This report looks at the future of housing in the UK, and has been submitted to the UK, Scottish, and Welsh governments in a bid to ensure a joined-up approach to housing across the UK.
This paper looks at the social housing sector in Wales, its changing scale and quality, its organisation and governance, affordability and rent levels, issues of value for money, and the contribution which social housing is making to meet current housing needs. The paper concludes with possible policy priorities and highlights the need to address current and evolving challenges facing social housing in Wales.
TThis briefing is the result of a project with the Urban Big Data Centre (UBDC) at the University of Glasgow and the UK Collaborative Centre for Housing Evidence as part of SPICe’s academic engagement programme. It complements another briefing, Private renting reforms in Scotland: overview and analysis (forthcoming), prepared as a part of the same programme.
This research finds that security of tenure is not a cause of increasing homelessness from the private rented sector. Most tenancies are ended by tenants rather than landlords. Where landlords ended tenancies under ‘no fault’ routes, rent arrears was the most common reason cited by landlords for terminations. This suggests that ‘no fault’ terminations is a misleading name and changes to the minimum length of tenancies or to s21 terminations are unlikely to reduce homelessness.
This report presents a short overview of social rented housing in Scotland since devolution, with the aim of opening up a discussion of what are increasingly diverging social housing policies across the UK. The paper covers the phased abolition of the Right to Buy in Scotland, the targeted increase in affordable housing supply across Scotland, delivery of the supply programme, tenant accountability issues, and the final section proposes lessons that are raised from the Scottish experience.
This paper uses Millennium Cohort Study data to compare the cognitive, health, emotional, and behavioural development outcomes of children living in social housing compared with those living in private rented housing in England. It builds on work on previous birth cohort studies to examine how the relationship between tenure and outcomes has changed over time, and how, when controlling for a limited set of socioeconomic factors, the children of social housing tenants are no worse off than the children of private renters. This challenges research which has previously found they tend to be worse off, even when controlling for various socioeconomic factors.
Creating well-designed neighbourhoods is widely accepted as an important policy objective. However, there is limited agreement on what this means in practice. Synthesising the UK-based academic refereed literature, grey literature and policy documents, this evidence review explores the various ways in which design value has been defined and measured, and promoted, before concluding with a working definition of design value that incorporates social, environmental and economic elements.
London has historically been a low-rise city of terraced houses and private gardens, but if it is to accommodate its rapidly growing population without impinging on the Green Belt, then new homes must necessarily be built at higher densities. This densification is recognised as inevitable and indeed is an explicit policy target. Densification is an important way to address today’s housing challenges, but we should not lose sight of the future. The homes we build now will probably still be occupied in 2070 and perhaps in 2170–how can we ensure they work for Londoners now and in the long term?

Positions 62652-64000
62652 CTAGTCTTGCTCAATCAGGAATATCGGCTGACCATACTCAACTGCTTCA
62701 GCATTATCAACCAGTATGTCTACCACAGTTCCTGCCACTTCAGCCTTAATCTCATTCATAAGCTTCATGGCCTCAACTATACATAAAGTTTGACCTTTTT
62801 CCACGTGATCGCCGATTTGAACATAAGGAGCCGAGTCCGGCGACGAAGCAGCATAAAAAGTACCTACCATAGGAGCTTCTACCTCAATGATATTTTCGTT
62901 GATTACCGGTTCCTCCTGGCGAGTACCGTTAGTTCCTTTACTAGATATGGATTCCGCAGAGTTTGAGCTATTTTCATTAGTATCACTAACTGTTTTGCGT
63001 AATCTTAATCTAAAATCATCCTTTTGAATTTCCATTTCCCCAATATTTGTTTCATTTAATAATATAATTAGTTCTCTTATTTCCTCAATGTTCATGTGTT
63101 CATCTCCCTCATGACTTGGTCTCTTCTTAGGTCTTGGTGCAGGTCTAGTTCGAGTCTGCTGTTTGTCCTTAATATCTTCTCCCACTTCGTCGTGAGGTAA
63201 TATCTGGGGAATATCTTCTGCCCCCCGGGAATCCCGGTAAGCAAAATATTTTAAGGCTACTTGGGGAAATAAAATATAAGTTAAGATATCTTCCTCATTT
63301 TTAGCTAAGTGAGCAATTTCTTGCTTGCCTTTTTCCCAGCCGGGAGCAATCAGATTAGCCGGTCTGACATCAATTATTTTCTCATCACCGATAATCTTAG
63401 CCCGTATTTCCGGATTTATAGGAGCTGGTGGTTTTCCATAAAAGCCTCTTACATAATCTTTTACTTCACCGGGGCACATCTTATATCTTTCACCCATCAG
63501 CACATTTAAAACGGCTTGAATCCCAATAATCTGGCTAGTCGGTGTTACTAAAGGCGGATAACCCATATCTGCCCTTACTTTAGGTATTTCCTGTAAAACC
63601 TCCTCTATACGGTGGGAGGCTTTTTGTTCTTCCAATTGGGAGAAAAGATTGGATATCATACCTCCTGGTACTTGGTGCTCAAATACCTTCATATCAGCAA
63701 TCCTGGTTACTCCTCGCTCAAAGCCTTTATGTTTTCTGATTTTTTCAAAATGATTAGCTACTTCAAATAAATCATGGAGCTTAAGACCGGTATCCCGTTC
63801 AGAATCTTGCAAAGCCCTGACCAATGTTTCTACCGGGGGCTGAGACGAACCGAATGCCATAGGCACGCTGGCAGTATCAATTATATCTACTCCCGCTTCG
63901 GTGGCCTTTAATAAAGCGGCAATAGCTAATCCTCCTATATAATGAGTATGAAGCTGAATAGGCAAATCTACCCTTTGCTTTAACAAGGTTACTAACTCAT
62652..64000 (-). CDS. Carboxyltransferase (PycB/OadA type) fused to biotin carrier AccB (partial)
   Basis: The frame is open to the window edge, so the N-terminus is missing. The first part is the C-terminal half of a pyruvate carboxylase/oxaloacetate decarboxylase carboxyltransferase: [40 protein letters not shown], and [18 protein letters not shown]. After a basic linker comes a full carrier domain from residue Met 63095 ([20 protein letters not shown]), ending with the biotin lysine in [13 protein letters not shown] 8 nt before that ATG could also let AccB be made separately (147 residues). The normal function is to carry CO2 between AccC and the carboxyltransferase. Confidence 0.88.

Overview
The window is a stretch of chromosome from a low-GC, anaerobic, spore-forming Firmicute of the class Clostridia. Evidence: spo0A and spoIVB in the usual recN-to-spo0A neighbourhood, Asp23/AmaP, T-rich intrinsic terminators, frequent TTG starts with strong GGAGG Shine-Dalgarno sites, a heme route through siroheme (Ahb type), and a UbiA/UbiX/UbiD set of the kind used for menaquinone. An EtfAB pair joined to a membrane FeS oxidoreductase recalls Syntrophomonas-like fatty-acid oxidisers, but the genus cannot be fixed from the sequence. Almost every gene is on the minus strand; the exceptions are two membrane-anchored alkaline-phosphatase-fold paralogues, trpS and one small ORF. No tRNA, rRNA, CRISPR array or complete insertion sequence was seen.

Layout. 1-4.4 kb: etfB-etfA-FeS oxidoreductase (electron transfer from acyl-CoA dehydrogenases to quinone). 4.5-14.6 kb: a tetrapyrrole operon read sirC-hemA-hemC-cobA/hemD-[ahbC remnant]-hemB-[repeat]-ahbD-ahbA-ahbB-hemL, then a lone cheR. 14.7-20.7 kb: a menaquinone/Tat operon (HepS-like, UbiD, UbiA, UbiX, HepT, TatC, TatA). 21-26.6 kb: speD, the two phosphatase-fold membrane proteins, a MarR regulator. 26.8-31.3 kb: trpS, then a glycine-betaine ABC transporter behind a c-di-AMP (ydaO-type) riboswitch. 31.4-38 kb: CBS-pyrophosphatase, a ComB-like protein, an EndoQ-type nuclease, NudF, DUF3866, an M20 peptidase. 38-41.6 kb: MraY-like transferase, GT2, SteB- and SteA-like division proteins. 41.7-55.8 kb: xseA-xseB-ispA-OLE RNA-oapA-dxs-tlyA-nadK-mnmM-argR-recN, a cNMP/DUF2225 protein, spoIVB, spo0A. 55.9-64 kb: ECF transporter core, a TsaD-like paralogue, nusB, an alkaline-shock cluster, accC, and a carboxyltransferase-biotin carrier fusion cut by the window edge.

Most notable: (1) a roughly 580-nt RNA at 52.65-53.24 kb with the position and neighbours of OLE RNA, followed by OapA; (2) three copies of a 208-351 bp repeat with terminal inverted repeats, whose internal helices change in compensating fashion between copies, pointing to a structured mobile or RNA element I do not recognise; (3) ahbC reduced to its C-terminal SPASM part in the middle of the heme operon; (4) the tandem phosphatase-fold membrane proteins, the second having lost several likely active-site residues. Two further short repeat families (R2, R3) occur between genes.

Despite the more significant role that the private rented sector now plays in the housing market, the regulations which govern the tenure have not kept pace with its growth. This report follows a number of in-depth conversations with tenants and landlords across England as we seek to understand the lived experience of those in private renting and how they want it to change. Final report here
In Building for the Baby Boomers, Policy Exchange argue a new generation of homes purpose built for ageing baby boomers is needed. It says increasing older people’s choice in the housing market should be a more central feature of Government’s housing strategy. This would allow more baby boomers to move into homes fit for their retirement, releasing family homes onto local housing markets; and give more baby boomers the chance to access housing wealth they have stored up in spare bedrooms.
Homeownership rates have plummeted for today’s younger generation. Rising unaffordability has led many first-time buyers to rely on family or friends to help with the deposit on their first home. The rise of the so-called Bank of Mum and Dad is much-discussed but until now there has been little analysis of the strength of the relationship between parental support and people’s chances of becoming homeowners.
This briefing outlines why the Green Paper must set out a plan to bridge the 30,000 homes per year gap between current supply and objectively-assessed need, with the aim of reducing the cost of housing for low-income families.
This literature mapping focuses on housing supply literature that emerged since 2005. The mapping is geographically limited to the UK and the timeframe is based on including both sides of the 2008 pre and post crash period.